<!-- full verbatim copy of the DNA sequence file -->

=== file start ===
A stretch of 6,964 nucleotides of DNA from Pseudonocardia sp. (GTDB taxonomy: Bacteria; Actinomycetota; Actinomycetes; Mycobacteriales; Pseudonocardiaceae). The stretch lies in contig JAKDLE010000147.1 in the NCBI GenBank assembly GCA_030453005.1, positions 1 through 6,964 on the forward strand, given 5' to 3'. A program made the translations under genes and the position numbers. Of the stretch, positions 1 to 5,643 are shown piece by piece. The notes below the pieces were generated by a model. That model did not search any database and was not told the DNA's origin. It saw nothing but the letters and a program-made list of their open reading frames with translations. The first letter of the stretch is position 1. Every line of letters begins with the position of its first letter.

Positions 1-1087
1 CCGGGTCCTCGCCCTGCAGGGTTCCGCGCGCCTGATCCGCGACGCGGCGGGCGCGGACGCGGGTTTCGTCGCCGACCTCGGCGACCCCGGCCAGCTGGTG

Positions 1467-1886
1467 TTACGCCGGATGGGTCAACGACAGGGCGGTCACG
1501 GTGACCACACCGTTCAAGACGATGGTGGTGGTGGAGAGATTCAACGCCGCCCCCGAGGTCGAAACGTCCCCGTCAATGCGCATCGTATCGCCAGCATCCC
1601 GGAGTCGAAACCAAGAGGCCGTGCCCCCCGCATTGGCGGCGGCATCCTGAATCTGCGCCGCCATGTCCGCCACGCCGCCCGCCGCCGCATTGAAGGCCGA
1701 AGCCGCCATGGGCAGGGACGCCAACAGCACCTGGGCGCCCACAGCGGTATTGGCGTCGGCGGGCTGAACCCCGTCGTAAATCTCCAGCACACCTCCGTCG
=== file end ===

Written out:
A stretch of 6,964 nucleotides of DNA from Pseudonocardia sp. (GTDB taxonomy: Bacteria; Actinomycetota; Actinomycetes; Mycobacteriales; Pseudonocardiaceae). The stretch lies in contig JAKDLE010000147.1 in the NCBI GenBank assembly GCA_030453005.1, positions 1 through 6,964 on the forward strand, given 5' to 3'. A program made the translations under genes and the position numbers. Of the stretch, positions 1 to 5,643 are shown piece by piece. The notes below the pieces were generated by a model. That model did not search any database and was not told the DNA's origin. It saw nothing but the letters and a program-made list of their open reading frames with translations. The first letter of the stretch is position 1. Every line of letters begins with the position of its first letter.

Positions 1-1087
1 CCGGGTCCTCGCCCTGCAGGGTTCCGCGCGCCTGATCCGCGACGCGGCGGGCGCGGACGCGGGTTTCGTCGCCGACCTCGGCGACCCCGGCCAGCTGGTG

Positions 1467-1886
1467 TTACGCCGGATGGGTCAACGACAGGGCGGTCACG
1501 GTGACCACACCGTTCAAGACGATGGTGGTGGTGGAGAGATTCAACGCCGCCCCCGAGGTCGAAACGTCCCCGTCAATGCGCATCGTATCGCCAGCATCCC
1601 GGAGTCGAAACCAAGAGGCCGTGCCCCCCGCATTGGCGGCGGCATCCTGAATCTGCGCCGCCATGTCCGCCACGCCGCCCGCCGCCGCATTGAAGGCCGA
1701 AGCCGCCATGGGCAGGGACGCCAACAGCACCTGGGCGCCCACAGCGGTATTGGCGTCGGCGGGCTGAACCCCGTCGTAAATCTCCAGCACACCTCCGTCG